BOSTON (Reuters) - Authorities scoured New York’s Hudson River on Wednesday for a missing hedge fund manager who skipped his prison date and appeared to have killed himself, while also expanding a manhunt in case he staged a hoax and is on the run.
Police said they suspected Samuel Israel III, who was scheduled to begin serving a 20-year prison term for fraud on Monday, may have plunged to his death after they found his abandoned car on the eastbound shoulder of the Bear Mountain Bridge in New York.
The words “suicide is painless” were traced in the dust on the car. The phrase was the title of the theme song from the U.S. television show “M*A*S*H.”
But with no body found, other government agencies broadened their search for the 48-year-old millionaire who engineered the $1.8 trillion hedge fund industry’s most brazen and long-running fraud.
Israel and his partners pocketed millions as investors in his Bayou Group hedge fund lost more than $400 million over eight years, court papers show.
“We haven’t found him yet,” Tim Miller, a New York State Police investigator said on Wednesday.
He said the Federal Bureau of Investigation and the U.S. Marshals Service are looking for a person, while police are looking for a body.
The bridge where Israel’s car was found crosses one of the deepest parts of the Hudson River, about 50 miles north of Manhattan, and police said it could take a few days for a body to surface and wash ashore. But in nearly 30 years of keeping records, police have found the bodies of all but one jumper fairly quickly, Miller said.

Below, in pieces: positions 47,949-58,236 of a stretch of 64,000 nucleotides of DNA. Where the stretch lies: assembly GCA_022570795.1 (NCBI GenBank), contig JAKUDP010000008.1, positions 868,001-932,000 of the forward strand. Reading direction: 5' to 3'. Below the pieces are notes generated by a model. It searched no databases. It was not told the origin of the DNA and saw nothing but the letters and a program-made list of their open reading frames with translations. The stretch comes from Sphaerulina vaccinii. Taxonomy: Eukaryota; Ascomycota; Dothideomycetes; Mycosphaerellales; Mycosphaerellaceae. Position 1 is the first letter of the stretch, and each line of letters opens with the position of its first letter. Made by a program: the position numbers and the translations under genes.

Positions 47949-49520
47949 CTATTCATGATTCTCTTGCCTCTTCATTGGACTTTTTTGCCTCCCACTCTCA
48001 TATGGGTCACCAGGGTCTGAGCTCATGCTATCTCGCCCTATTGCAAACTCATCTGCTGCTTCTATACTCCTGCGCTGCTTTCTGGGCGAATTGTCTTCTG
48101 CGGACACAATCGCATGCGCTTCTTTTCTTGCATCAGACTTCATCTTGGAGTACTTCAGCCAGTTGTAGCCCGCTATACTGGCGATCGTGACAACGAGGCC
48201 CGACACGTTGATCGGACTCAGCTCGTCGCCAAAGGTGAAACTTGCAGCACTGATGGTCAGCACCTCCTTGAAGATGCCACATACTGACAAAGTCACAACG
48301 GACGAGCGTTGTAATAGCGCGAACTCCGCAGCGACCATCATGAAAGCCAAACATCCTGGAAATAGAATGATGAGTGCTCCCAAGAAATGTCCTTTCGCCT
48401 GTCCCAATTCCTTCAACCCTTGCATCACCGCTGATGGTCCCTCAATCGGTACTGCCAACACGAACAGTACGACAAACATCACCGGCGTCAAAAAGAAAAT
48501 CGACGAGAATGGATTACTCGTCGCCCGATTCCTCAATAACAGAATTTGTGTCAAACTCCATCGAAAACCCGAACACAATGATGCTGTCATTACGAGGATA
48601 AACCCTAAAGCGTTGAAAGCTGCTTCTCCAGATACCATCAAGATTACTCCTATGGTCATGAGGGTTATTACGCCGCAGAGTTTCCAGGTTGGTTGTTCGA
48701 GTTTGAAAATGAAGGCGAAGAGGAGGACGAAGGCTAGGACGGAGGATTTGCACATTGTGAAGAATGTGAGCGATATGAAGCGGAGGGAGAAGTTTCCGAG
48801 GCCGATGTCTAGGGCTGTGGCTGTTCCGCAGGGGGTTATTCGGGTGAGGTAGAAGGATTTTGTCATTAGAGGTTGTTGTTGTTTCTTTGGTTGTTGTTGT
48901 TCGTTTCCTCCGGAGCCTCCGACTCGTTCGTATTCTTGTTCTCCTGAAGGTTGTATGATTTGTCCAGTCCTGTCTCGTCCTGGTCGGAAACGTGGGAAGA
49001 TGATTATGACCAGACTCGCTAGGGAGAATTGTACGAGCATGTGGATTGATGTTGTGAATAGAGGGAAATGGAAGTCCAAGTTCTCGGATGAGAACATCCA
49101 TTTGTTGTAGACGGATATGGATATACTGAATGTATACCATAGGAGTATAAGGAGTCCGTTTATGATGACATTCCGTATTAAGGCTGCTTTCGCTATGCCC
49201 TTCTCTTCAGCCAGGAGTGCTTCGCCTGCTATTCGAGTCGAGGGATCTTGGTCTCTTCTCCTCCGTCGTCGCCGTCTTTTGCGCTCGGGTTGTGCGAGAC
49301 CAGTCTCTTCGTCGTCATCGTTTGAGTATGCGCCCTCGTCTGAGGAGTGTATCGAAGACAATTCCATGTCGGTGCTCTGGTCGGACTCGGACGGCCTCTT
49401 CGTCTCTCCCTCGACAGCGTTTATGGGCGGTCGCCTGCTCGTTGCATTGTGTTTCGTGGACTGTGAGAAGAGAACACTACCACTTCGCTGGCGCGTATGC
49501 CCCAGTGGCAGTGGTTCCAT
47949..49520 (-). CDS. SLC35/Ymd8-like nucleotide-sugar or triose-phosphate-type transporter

Israel, who once hinted at suicide in a letter to the judge who sentenced him, pleaded in April with U.S. District Judge Colleen McMahon for a lighter prison term because he suffered debilitating back pain and was addicted to pain killers.
Because Israel failed to report to prison, a warrant was issued for his arrest, said the U.S. Attorney’s Office in Manhattan, which prosecuted the criminal case.
“We’re looking for Israel and haven’t foreclosed any possibilities,” said Rebekah Carmichael, a spokeswoman for U.S. Attorney Michael Garcia.
Suspicions have mounted that Israel may have staged his death. No one saw Israel, a heavy man suffering from back problems, scale the approximately four-foot-high (1.2-meter) railing and jump. Surveillance video cameras showed the car traveling on the bridge. But it was unclear what happened next, police said.
“The tapes were inconclusive,” Miller said after reviewing them. The FBI now has the tapes.
Several investors who were duped by Israel’s inflated resume and promises of strong returns also wondered whether Israel might be staging yet another scam.
“Until they’ve got a body, I’m not going to believe it,” said Charles Gradante, principal of the Hennessee Group, which recommended Israel’s Bayou Group to his own clients. He said he remembers Israel as someone who told “bold-faced” lies.
Israel, the son of a prominent New Orleans family, inflated his resume and professional experience, and often boasted about decades of experience at some of the world’s best hedge funds, court papers show.
“Investors are concerned he (Israel) is trying to pull one over on the government like he pulled one over on them,” said Ross Intelisano, a lawyer who represented many Bayou Group investors.
Israel was sentenced in April to 20 years in prison but he was freed on bail until June to give federal prison authorities time to prepare to care for his medical needs.
He was scheduled to serve his time at Federal Medical Center Devens, in Ayer, Massachusetts, about 40 miles outside of Boston. The facility houses offenders who need long-term medical or mental health care.
If Israel is on the run, it would not be the first time a hedge fund manager had escaped authorities.
Kirk Wright, who recently hanged himself in his jail cell after having been convicted of cheating professional football players, was missing for months.
Michael Berger, another hedge fund manager who lost millions, was arrested last year in Europe after having evaded authorities for years.
Additional reporting by Martha Graybow in New York; Editing by Brian Moss and Jason Szep
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